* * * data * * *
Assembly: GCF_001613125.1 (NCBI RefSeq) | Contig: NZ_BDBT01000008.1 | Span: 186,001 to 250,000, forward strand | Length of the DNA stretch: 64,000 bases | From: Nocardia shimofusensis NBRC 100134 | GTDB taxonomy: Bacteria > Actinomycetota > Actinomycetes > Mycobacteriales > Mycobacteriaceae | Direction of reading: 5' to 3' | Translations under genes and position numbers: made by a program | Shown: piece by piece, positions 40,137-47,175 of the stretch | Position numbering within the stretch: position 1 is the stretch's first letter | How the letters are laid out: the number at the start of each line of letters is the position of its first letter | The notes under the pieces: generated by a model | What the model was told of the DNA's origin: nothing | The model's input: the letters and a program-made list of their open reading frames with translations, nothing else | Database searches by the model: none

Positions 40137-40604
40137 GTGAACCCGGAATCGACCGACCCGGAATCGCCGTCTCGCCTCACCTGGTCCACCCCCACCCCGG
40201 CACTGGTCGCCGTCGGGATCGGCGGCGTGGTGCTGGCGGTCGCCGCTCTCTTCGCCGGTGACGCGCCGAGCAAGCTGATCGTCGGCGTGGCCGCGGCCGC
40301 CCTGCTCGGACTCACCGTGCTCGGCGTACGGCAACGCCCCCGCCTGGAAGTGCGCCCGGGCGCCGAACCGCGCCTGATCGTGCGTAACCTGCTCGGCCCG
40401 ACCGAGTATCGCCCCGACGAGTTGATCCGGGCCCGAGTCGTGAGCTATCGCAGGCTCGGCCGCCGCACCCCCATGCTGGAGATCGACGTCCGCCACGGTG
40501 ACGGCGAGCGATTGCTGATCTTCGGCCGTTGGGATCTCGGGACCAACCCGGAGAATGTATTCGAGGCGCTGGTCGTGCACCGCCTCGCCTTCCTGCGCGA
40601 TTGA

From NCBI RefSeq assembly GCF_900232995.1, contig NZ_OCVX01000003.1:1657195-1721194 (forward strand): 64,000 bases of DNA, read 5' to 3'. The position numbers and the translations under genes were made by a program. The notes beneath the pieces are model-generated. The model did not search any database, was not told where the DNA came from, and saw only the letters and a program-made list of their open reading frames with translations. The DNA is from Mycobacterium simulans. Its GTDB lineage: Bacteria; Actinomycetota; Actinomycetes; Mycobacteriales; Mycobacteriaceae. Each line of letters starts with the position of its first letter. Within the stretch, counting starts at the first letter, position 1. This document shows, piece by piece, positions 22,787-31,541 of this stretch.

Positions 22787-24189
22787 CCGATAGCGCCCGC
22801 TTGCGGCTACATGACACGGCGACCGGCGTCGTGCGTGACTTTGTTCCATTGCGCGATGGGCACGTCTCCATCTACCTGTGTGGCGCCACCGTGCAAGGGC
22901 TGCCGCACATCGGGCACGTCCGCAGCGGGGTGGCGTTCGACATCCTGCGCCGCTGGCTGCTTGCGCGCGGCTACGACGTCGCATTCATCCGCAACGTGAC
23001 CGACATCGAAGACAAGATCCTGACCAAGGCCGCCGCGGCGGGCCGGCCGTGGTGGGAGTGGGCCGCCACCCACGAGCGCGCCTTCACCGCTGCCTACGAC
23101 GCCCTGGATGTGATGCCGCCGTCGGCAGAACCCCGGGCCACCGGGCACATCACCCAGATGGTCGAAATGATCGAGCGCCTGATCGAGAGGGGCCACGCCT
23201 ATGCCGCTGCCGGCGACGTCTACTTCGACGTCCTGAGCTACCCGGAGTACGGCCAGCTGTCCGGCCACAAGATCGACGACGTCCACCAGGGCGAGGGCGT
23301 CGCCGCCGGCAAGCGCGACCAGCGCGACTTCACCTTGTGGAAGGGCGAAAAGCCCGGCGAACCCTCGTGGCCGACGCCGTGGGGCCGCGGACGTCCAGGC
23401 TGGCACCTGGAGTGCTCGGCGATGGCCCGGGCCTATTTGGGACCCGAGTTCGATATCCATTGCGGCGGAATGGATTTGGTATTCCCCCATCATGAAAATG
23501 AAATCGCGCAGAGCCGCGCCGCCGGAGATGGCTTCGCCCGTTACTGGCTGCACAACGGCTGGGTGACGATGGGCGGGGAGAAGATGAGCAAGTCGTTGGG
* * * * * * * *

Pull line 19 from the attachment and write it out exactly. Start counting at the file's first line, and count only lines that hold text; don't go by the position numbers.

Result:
23501 AAATCGCGCAGAGCCGCGCCGCCGGAGATGGCTTCGCCCGTTACTGGCTGCACAACGGCTGGGTGACGATGGGCGGGGAGAAGATGAGCAAGTCGTTGGG